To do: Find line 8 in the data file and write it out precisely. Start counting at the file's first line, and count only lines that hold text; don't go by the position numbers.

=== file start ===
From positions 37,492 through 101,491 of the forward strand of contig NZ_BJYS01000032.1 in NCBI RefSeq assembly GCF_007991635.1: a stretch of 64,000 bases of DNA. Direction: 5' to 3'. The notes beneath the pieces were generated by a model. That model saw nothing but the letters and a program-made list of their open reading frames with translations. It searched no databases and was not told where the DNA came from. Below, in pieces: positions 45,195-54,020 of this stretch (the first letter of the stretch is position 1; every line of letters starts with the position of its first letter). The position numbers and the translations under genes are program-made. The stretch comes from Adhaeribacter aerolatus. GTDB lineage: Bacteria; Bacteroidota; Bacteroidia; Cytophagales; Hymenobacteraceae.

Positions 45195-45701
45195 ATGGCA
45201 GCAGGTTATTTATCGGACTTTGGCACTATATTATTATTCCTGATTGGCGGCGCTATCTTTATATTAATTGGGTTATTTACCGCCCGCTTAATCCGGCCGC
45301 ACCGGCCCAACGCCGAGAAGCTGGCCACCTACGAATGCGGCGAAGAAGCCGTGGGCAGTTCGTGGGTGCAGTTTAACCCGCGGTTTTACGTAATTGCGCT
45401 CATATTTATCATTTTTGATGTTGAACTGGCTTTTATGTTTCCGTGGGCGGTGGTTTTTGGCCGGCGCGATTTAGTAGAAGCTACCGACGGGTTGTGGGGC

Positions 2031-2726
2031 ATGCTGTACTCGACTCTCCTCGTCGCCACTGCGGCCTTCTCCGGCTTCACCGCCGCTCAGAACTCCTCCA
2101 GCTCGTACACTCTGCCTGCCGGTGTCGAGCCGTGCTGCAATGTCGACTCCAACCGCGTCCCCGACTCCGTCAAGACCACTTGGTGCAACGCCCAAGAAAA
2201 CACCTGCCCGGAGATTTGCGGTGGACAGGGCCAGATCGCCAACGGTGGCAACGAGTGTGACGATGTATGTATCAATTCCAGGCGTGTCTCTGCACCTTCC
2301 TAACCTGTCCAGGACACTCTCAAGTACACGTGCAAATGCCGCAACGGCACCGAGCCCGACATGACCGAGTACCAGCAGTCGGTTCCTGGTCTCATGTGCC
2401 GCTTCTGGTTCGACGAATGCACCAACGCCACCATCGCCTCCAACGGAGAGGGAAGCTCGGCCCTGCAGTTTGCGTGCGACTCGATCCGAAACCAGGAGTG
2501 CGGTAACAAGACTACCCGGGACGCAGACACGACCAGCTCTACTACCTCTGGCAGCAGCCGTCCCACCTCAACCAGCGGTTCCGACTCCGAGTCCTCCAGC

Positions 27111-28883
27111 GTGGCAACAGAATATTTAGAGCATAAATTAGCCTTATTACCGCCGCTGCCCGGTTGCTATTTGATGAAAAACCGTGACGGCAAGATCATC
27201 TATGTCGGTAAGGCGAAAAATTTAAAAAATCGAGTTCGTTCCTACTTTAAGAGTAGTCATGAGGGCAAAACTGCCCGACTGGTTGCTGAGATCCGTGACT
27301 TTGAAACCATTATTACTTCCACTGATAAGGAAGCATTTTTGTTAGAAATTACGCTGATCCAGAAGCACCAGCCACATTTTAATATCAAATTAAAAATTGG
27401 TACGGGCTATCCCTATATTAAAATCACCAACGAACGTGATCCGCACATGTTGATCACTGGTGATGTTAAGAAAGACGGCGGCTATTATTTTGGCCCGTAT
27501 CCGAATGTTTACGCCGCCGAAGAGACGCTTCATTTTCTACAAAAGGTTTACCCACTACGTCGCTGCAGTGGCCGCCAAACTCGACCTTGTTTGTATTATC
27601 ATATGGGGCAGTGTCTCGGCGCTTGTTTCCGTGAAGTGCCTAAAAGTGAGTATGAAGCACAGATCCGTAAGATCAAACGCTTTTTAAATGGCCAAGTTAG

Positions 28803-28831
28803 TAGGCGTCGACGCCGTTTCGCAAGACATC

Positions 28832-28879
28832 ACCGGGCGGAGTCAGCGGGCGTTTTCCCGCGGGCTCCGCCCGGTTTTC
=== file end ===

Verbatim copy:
2031 ATGCTGTACTCGACTCTCCTCGTCGCCACTGCGGCCTTCTCCGGCTTCACCGCCGCTCAGAACTCCTCCA